Although these drawbacks sound fairly significant, streaming sports can work out well if what you want to watch is available on your service of choice. For example, football fans can pay $20 to $40 a month during the college and NFL seasons, stream almost all the games to any device, and then cancel when the season ends; if you want to watch only March Madness, a single month of streaming will get you access to all the games.

Most sports leagues also have their own streaming services for games: NFL Sunday Ticket, NBA League Pass, MLB.tv, and NHL.tv let you watch games on your streaming device or computer. Unfortunately, due to blackout rules, you often don’t get access to your local team, which is what many people want to watch most. If you’re a big fan of the sport overall, or if your favorite team isn’t your local team, these services give you access to (almost) all games anywhere you are. Though somewhat expensive, they're priced similarly to getting the games in your cable TV package.

About your guides

Chris Heinonen

Chris Heinonen is a senior staff writer reporting on TVs, projectors, and sometimes audio gear at Wirecutter. He has been covering AV since 2008 for a number of online publications and is an ISF-certified video calibrator. He used to write computer software and hopes to never do that again, and he also loves to run and test gear for running guides.

Daniel Varghese
Sours: https://www.nytimes.com/wirecutter/guides/how-to-cut-the-cord-and-what-to-do-if-you-cant/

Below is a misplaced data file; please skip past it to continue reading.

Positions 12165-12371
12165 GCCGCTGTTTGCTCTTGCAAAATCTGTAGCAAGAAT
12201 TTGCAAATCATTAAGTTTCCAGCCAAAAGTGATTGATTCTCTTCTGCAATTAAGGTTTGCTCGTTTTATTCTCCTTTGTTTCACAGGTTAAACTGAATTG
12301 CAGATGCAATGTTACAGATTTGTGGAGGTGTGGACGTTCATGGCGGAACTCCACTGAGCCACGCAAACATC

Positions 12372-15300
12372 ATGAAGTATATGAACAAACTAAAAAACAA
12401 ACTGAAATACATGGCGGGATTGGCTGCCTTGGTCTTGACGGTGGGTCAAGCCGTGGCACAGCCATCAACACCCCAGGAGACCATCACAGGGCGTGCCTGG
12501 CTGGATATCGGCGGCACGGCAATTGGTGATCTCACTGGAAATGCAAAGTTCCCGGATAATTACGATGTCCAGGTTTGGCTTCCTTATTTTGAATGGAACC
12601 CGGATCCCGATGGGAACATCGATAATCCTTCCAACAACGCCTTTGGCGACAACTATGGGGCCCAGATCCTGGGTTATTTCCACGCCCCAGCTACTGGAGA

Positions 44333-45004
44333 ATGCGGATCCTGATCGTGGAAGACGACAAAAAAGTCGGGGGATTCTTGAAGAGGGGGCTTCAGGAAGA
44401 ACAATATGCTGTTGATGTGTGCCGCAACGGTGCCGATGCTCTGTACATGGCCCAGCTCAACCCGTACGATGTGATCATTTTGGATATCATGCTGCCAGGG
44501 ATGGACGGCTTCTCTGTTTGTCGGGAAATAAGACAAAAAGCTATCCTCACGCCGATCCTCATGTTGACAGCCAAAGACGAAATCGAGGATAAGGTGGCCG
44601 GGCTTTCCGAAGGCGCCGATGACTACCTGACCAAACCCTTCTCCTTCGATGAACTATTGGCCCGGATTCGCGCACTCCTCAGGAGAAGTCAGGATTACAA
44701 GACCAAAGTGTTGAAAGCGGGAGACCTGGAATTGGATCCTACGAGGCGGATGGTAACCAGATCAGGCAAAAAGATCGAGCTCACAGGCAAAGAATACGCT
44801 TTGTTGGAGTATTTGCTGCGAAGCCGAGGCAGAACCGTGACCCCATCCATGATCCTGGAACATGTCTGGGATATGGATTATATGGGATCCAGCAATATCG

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Local Channels (CBS, ABC, NBC & Fox)

This part is really easy, and exactly why NoCable.org exists. Just plug your address into our homepage and it will tell you the EXACT antenna that will work for your area. We provide you a channel list and the recommended DTV antenna for anyone within 80 miles of a broadcast tower.

It couldn’t be any easier!!

Movies & Cable Channels

With the help of a Roku, you will be able to watch any movies or network shows (without the need of a DVR!) you want. The three most popular streaming services are Hulu, Amazon Prime and Netflix.

My family recently subscribed to SlingTV, with mixed reviews. Yes, it is great to see some of the channels I’ve missed once I cut Cable like CNN and Nickelodeon, but it comes at a cost that is eerily similar to Cable. $20 gets you the lowest package and you are forced to pay for channels that I will likely never use (I’m looking at you Bloomberg TV, AXS.tv and ESPN3). We currently use Sling TV, but there are many other services similar, like SelectTV and the new Amazon Channels.

Broadband Internet

Internet is a tricky one. Not because its hard to get (most of the US has broadband available), but beacuse some ISPs impose tricky bandwidth overages. It would be wise to check with your local Internet Service Provider to see what their limits are. Just for a frame of reference, my family of 5 goes throgh about 300GB a month of Internet.

Sports

Replacing your local sports channels is a little more difficult, but the best way I have found is by using an online service called ExpressVPN. ExpressVPN allows me to “mask” where my home is with an IP address that is not registered to my local area. This allows you to watch your home team without blackout restrictions.

Sours: https://nocable.org/learn/ultimate-cord-cutters-guide/